Work it, girl

Males and females should apply to whatever field interests them regardless of social pressures.


Infographic by Emily Hayashida/THE CHIMES

Alondra Urizar, Writer

When I was four years old, I remember the gleaming orange paint of my father’s 1970 Datsun 510 as he picked me up from elementary school one afternoon. It was his “third child.” When I got into that beautiful car, he strapped me in and said to me in Spanish, “Don’t tell your mom.”

Love & Appreciation

The ride home was exhilarating. I was startled by the loud roar of the engine turning on. The body of the car shook from the power of the rotary engine. When we got on the freeway, we went from 35 miles per hour to 110 in mere seconds. I remember how the adrenaline lingered in my veins as my back pressed hard into the passenger seat from the sheer force of our speed. I had a new love and appreciation for what my father did — specifically, working on cars.

Ever since I could crawl, my father has been taking me to work as a mechanic and teaching me the tricks of the trade. Many are surprised I can fix a car, and I shocked my father when I told him I wanted to be a journalist and a mechanic. His face lights up and his chest swells with pride every time I show doubters and unbelievers I know the workings of automobiles without assistance.

Discouragement & Discrimination

Yet, The Bureau of Labor Statistics reports in 2014, that out of 883,000 total employed automotive service technicians and mechanics, 1.4 percent were women. According to Forbes, this lack of women in automotive careers may be caused by discouragement and discrimination from society as well as those in the field.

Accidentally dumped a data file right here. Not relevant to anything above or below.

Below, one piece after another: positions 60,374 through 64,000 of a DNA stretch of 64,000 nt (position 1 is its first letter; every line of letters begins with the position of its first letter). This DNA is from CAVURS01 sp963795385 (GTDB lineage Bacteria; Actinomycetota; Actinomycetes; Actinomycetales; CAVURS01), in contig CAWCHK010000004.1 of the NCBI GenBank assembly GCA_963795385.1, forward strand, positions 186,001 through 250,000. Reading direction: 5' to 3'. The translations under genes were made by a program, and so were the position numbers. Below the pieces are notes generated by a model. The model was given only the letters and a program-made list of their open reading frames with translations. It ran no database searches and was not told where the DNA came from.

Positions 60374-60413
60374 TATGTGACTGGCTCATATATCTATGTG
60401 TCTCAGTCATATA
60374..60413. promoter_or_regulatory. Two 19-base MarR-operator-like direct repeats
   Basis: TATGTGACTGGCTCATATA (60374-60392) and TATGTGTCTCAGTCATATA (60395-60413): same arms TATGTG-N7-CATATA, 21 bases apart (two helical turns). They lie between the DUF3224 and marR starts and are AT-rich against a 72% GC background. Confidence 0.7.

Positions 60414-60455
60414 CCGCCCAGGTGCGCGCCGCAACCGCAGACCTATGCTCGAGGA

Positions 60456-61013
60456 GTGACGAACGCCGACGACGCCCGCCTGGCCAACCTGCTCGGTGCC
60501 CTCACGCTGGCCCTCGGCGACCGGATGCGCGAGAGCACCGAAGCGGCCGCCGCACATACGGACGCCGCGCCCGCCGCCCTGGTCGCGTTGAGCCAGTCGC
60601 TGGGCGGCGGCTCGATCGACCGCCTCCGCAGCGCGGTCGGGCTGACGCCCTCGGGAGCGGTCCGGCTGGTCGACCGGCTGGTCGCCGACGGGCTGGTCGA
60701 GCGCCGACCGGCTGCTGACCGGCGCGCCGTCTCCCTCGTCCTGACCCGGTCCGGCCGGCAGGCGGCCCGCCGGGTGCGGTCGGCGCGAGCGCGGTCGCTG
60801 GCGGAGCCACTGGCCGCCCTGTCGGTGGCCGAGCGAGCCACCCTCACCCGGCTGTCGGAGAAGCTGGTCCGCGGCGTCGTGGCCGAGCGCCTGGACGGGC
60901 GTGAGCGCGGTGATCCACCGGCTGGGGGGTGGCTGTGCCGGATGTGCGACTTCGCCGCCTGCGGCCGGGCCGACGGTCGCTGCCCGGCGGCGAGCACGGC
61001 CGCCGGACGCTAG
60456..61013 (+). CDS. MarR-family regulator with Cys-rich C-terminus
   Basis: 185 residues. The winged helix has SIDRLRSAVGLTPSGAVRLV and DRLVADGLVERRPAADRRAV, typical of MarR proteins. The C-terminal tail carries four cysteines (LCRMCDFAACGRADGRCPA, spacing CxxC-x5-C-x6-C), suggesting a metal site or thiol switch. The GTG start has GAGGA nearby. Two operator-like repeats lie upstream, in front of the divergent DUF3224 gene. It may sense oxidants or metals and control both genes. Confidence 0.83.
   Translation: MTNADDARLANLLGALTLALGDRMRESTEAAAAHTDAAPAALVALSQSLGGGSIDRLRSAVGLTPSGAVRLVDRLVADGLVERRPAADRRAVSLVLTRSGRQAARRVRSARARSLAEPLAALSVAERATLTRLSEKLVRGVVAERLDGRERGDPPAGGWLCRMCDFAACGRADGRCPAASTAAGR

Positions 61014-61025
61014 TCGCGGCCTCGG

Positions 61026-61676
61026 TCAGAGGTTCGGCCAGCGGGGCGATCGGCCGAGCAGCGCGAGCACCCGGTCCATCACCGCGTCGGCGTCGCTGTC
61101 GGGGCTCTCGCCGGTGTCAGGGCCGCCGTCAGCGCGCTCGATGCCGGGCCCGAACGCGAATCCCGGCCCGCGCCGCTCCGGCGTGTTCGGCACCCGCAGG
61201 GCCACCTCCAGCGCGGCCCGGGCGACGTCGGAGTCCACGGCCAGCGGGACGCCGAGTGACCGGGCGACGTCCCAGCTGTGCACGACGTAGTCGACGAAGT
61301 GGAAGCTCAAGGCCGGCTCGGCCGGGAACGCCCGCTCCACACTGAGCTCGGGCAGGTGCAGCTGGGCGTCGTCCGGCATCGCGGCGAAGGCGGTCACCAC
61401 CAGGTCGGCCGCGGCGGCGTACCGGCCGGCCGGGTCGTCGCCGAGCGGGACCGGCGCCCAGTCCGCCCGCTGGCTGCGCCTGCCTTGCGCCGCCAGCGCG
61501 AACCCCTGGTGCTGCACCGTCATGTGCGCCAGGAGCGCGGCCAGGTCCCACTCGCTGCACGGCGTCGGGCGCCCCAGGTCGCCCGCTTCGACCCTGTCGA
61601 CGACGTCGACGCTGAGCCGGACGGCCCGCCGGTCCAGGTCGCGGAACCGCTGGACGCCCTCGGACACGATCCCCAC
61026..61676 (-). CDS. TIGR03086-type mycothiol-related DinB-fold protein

There is still opposition to what I want to do. My grandmother will grimace every time I come inside to wash oil and dirt off myself before saying, “Look how dirty you are…that’s not work for women.”

But why should I not do something I love?

Perception & Roles

Women are commonly seen as gentle and dainty creatures who have no desire to get their hands dirty and those who have are seen as strange people before shrugging it off.

Women have worked in “men’s roles” since Bible times. The fifth judge in the book of Judges, Deborah, was a leader in her own home and led Israel to victory in battle. Yet, she was also seen as a mother in Israel.

For fall 2015, business administration has a male to female ratio of 54 to 46 percent at Biola while psychology has a male to female ratio of 25 to 75 percent, according to Biola’s Institutional Research. Similar to women, men also appear to veer away from occupations considered feminine. Neither gender should feel pressured to enter or stay away from a particular area of employment due to expectation.

Societal Roles

While gender is important to identity, it should not dictate a societal role. 1 Corinthians 11:11 shows women and men depend on one another. Where one falls short, the other can catch and support what the other missed since God made us in his image to complement each other, including in the workplace.

0 0 votes
Article Rating